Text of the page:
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Africa’s fourth COVID-19 wave is flattening
Africa’s fourth pandemic wave, driven primarily by the Omicron variant, is flattening according to a World Health Organization (WHO) report issued in mid-January 2022. After a six-week surge – the shortest-lived surge to date in the continent – cumulative cases have now exceeded ten million.
As of the 11th January, there have been 10.2 million COVID-19 cases in Africa. Weekly cases plateaued in the seven days to the 9th January from the week before. Southern Africa, which saw a huge increase in infections during the pandemic wave, recorded a 14 per cent decline in infections over the past week. South Africa, where Omicron was first reported, saw a 9 per cent fall in weekly infections. East and Central Africa regions also experienced a drop. However, North and West Africa are witnessing a rise in cases, with North Africa reporting a 121 per cent increase this past week compared with the previous one.
Across the continent, though, deaths rose by 64 per cent in the seven days ending on the 9th January compared with the week before, mainly due to infections among people at high risk. Nonetheless, deaths in the fourth wave are lower than in the previous waves. Hospitalisations have remained low. In South Africa, for instance, around 9 per cent of its over 5,600 intensive care unit beds are currently occupied by COVID-19 patients.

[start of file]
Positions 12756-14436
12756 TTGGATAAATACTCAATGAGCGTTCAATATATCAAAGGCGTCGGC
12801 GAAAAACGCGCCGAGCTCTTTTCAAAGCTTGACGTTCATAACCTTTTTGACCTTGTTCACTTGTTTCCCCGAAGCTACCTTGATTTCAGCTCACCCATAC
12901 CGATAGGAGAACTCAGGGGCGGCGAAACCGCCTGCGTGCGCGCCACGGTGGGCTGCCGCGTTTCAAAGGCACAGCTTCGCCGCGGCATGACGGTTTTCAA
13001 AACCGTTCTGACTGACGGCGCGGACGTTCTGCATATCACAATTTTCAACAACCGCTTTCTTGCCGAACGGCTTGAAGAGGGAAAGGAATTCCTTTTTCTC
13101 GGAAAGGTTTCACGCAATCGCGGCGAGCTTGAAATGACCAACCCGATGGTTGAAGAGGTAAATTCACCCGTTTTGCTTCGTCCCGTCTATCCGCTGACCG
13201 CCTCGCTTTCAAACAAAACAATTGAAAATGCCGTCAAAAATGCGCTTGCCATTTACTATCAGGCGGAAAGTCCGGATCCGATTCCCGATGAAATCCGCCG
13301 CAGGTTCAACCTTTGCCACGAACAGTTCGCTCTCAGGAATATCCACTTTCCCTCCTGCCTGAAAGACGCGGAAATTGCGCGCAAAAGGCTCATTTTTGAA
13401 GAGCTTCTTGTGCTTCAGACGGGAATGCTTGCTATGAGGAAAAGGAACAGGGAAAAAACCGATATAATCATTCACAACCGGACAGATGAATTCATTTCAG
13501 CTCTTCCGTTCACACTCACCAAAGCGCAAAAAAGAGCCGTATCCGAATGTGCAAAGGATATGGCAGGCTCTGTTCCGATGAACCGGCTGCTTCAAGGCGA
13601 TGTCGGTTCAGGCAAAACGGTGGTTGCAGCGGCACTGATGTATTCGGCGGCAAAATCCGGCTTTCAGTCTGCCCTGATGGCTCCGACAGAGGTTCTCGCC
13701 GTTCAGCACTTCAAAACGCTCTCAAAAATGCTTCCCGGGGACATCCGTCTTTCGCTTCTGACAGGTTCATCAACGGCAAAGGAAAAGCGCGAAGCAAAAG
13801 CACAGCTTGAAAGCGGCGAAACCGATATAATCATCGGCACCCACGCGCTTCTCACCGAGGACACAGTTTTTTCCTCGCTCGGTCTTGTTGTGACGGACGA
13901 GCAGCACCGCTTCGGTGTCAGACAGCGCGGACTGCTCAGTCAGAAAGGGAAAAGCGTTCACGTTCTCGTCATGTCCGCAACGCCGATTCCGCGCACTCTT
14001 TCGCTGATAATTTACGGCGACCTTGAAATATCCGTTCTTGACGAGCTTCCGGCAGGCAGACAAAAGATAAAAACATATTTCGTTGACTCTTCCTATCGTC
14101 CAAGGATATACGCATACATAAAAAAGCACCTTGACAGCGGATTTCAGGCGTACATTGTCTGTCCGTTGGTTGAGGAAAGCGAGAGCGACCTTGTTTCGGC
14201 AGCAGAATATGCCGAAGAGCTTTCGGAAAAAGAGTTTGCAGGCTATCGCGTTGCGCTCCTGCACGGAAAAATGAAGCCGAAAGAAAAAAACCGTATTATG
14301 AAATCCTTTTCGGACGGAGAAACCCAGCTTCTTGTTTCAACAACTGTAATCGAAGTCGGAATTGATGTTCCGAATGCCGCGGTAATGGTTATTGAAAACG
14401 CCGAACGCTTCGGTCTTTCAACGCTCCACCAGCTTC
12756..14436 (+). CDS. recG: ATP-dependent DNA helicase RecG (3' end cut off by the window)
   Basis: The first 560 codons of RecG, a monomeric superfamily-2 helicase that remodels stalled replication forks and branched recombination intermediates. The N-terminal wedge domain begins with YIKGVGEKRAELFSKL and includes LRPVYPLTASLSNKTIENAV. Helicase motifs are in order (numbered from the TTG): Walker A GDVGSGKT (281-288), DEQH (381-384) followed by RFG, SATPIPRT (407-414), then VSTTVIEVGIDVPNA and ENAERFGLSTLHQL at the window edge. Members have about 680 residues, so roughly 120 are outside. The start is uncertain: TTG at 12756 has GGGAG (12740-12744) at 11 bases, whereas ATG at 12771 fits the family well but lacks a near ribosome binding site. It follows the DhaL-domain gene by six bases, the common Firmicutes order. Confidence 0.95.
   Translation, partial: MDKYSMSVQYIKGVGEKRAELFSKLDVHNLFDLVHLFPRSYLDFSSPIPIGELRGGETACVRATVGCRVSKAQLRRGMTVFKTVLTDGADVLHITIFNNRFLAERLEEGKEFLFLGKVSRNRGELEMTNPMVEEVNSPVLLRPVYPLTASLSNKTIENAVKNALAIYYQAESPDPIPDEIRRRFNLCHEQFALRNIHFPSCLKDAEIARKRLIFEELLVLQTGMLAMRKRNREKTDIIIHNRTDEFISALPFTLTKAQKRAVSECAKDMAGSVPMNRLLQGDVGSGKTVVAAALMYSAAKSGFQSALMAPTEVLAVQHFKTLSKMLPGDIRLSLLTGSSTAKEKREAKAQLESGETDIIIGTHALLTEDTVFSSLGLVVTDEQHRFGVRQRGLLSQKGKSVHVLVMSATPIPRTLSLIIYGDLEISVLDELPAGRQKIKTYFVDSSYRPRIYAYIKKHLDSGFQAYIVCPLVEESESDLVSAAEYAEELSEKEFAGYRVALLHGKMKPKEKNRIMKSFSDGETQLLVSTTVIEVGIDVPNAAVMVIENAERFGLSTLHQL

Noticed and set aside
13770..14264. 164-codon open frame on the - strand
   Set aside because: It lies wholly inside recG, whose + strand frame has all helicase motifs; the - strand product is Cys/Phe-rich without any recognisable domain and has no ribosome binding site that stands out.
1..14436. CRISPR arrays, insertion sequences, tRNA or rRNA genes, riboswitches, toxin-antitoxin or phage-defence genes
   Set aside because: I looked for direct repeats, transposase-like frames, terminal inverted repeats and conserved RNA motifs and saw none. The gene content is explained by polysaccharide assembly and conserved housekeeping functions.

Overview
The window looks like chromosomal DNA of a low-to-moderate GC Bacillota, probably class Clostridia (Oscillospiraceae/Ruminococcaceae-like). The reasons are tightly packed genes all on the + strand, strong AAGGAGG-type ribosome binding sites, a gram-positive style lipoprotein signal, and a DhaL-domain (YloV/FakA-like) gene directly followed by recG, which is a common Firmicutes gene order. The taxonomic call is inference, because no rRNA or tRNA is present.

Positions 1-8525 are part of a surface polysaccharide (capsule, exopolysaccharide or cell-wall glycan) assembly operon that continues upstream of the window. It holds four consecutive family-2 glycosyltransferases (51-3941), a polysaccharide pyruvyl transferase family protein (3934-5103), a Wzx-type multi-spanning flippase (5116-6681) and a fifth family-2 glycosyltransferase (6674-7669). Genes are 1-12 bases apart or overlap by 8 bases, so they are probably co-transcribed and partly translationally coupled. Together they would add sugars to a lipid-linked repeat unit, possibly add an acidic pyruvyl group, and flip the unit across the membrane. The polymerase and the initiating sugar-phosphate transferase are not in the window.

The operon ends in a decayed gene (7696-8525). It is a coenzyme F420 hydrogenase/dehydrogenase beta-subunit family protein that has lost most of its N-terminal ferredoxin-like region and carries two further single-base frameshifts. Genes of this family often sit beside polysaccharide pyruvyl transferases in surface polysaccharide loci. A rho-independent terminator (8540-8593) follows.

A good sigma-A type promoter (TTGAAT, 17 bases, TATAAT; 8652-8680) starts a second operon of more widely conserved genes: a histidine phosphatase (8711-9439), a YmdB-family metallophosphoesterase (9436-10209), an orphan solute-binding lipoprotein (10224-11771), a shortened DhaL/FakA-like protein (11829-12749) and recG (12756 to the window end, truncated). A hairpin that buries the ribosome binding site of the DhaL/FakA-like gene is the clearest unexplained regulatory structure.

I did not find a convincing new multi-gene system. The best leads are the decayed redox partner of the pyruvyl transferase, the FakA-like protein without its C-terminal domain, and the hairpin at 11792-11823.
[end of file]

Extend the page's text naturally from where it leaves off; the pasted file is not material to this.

Testing rose modestly by 1.6 per cent over the past week, with over 90 million tests carried out across the continent. Twenty-three countries recorded a high positivity rate of over 10 per cent over the past week.
In countries experiencing a surge in cases, the fast-spreading Omicron variant has become the dominant type. So far, 30 African countries have detected the Omicron variant. The Delta variant has been reported in 42 countries in Africa. In West Africa, where COVID-19 cases are on the rise, the number of Omicron sequences undertaken by countries including Cabo Verde, Ghana, Nigeria and Senegal is growing. In Cabo Verde and Nigeria, Omicron is currently the dominant variant.
While the continent appears to be weathering the latest pandemic wave, vaccinations remain low. Just around ten per cent of Africa’s population has been fully vaccinated. Vaccine supplies to the continent have improved recently, WHO reports. The organisation is stepping up its support to countries to effectively deliver the doses to the wider population.
Read more at WHO website
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